Orkney fish farming company fails to overturn refusal of permission for proposed salmon farm sites

An Orkney fish farming company has been unsuccessful in its challenge by judicial review of the decision of the Scottish Ministers to refuse two applications to develop salmon farms off the Orkney coast.

The petitioner, Orkney Marine Farms Ltd, argued that the reporters for the respondent had acted unlawfully in their application of the National Marine Plan and in finding that granting permission for the farms would not be to act in the way best calculated to mitigate or adapt to climate change.

The petition was heard by Lady Carmichael in the Outer House of the Court of Session. O’Rourke QC appeared for the petitioner and McKinlay, advocate, for the Scottish Ministers.

Maerl beds

In order to develop the proposed fish farms in Shapinsay Sound, Orkney, to be named Yinstay East and Yinstay West, the petitioner required authorisations to discharge effluent and solid waste, including fish food, faeces, and chemicals used in fish farming. Their application was refused by the Scottish Environmental Protection Agency, leading to an appeal to the Scottish Ministers under regulation 50 of the Water Environment (Controlled Activities) (Scotland) Regulations 2011.

Two reporters for the respondent determined on 15 March 2021 that the appeal should be refused. A primary issue of the appeal was whether there were any maerl beds under the proposed site, a class of seaweeds which were one of 81 priority marine features listed by the Scottish Ministers in 2014, and what the effect of any discharges would be on them.

It was submitted for the petitioner that the reporters ought not simply to have concluded that there were maerl beds present and then gone on to consider the risk of damage to them in the light of the precautionary principle. There was evidence that the maerl in the area was already either unhealthy or dead, and in the latter case it could not be susceptible to further harm.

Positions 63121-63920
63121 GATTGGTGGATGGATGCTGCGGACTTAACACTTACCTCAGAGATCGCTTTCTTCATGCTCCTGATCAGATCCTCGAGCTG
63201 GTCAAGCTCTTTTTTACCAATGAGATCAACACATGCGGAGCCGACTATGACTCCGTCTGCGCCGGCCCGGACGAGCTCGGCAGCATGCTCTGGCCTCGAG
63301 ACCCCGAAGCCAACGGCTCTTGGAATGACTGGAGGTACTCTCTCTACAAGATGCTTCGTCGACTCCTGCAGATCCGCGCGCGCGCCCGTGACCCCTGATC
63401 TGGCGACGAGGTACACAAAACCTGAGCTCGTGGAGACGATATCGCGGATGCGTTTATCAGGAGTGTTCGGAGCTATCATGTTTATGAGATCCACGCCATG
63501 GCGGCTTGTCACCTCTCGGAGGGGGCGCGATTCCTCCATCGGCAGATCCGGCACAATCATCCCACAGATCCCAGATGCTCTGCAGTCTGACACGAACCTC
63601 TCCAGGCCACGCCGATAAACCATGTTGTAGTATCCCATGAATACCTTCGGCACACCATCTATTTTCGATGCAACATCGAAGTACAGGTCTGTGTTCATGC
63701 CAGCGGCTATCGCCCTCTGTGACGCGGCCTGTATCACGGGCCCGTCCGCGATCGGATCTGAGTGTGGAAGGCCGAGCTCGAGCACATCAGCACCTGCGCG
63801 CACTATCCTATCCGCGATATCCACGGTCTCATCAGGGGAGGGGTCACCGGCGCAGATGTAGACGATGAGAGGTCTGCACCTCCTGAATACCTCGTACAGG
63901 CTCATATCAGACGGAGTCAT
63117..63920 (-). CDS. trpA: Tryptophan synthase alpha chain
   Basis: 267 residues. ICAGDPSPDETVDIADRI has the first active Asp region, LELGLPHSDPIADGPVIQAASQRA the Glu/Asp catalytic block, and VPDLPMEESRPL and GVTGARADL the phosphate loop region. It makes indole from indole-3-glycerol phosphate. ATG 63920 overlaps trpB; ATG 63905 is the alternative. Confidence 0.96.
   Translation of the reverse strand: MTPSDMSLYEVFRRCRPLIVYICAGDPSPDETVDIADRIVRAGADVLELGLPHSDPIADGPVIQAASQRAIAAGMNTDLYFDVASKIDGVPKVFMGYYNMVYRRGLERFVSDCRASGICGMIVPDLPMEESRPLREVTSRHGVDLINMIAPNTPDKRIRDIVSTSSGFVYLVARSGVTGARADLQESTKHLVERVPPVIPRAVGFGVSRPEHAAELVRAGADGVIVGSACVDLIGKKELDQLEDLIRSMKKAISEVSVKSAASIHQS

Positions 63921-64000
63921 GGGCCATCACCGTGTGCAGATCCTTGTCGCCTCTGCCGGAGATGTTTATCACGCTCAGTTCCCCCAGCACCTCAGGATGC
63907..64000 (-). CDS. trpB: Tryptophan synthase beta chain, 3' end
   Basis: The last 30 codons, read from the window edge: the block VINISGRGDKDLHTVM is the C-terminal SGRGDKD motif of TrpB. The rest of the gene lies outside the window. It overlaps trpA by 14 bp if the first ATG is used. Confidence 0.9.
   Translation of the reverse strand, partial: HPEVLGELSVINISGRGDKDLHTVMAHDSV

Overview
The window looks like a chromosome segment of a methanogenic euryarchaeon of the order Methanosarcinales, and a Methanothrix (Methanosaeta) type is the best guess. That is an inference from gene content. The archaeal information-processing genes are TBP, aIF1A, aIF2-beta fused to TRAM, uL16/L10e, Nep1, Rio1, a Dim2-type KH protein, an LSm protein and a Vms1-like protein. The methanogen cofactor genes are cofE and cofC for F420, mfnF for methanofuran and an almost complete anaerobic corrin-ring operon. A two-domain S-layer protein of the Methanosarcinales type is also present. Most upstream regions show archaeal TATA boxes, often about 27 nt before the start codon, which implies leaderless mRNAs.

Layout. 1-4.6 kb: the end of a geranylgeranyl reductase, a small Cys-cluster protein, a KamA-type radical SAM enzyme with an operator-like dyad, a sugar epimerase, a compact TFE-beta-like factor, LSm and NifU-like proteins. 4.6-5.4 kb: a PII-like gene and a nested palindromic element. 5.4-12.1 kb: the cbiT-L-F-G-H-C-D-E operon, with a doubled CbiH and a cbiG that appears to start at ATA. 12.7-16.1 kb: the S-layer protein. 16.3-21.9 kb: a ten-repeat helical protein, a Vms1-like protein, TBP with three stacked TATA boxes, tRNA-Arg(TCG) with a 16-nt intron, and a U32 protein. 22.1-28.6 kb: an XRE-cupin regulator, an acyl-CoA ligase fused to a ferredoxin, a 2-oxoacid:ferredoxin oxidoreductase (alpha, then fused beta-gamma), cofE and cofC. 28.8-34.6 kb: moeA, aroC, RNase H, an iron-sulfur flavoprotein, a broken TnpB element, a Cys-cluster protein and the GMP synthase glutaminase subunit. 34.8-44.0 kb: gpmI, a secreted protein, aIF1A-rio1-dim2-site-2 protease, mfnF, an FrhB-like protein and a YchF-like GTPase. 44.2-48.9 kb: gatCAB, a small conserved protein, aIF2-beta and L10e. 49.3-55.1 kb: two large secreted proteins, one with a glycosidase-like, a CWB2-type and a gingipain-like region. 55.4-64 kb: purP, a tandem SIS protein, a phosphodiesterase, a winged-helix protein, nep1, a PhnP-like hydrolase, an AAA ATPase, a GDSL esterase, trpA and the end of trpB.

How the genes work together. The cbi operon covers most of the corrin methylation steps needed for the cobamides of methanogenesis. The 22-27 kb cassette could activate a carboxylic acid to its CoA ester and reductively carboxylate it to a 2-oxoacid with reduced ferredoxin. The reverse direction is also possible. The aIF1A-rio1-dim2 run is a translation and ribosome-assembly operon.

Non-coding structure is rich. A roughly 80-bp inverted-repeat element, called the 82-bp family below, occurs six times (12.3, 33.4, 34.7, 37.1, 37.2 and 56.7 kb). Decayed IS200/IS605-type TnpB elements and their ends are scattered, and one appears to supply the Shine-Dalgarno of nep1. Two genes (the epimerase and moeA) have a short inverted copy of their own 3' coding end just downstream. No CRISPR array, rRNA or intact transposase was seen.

As part of their appeal to the respondent, the petitioner had proposed to relocate the fish farms by a distance of less than 150m to the west, out of the area of greatest maerl coverage. It was submitted that the reporters ought to have considered whether the risk in the alternative location was reduced as compared to the original location.

Disagreement with conclusions

In her decision, Lady Carmichael said of the petitioner’s arguments relating to the maerl beds: “Other than in respect of what was said to be a failure to take into account the condition of the maerl beds, there is no criticism of their analysis of the evidence, or their reasoning.”

She continued: “The reporters were faced with uncertainty as to how much waste maerl beds could accommodate without deterioration. They were also faced with uncertainty about precisely how and where the material would be deposited and whether it would stay where it was deposited. They found themselves uncertain about those matters having considered the available evidence. They accepted that maerl was highly sensitive to organic enrichment, and took account of research evidence that effects had been observed on maerl in highly dispersive sites.”

The judge concluded on this matter: “The reporters did not accept the arguments of Orkney Marine as to the relevance of the condition of the maerl beds in assessing the effect of the discharges. They were not irrational in rejecting them. Orkney Marine’s complaint is one of disagreement with the conclusions of the reporters. That is not a ground for judicial review.”

Question of fact

Turning to the issue of the proposed relocation, Lady Carmichael noted: “in determining whether to grant an authorisation for any proposal, the reporters would have had to consider what risk it posed to the priority marine feature. Whether a proffered mitigation will reduce risk sufficiently is a question of fact in every case. It involves an assessment of the risk that the development , with the proposed mitigation, would pose.”

She went on to say: “[The reporters] had a great deal of material available to them about the marine environment at and near the sites of the proposed developments. They record information available to them about the survey of the site immediately to the west of Yinstay West, where there was observed coverage of between 15 and 80 per cent. In the context of the uncertainties regarding tolerance and dispersal and resuspension, they were entitled to take the approach that they did. That is sufficient to dispose of this issue.”

Addressing a final argument that the reporters had erred in finding that the proposal engaged section 4 of the Marine (Scotland) Act 2010, Lady Carmichael concluded: “They were entitled to conclude that even a small consequence, so far as climate change was concerned, was relevant. They were not bound to conclude that the consequence was so small as to be irrelevant. They had to act in the way best calculated to mitigate, and to adapt to, climate change.”

The petition was therefore refused.

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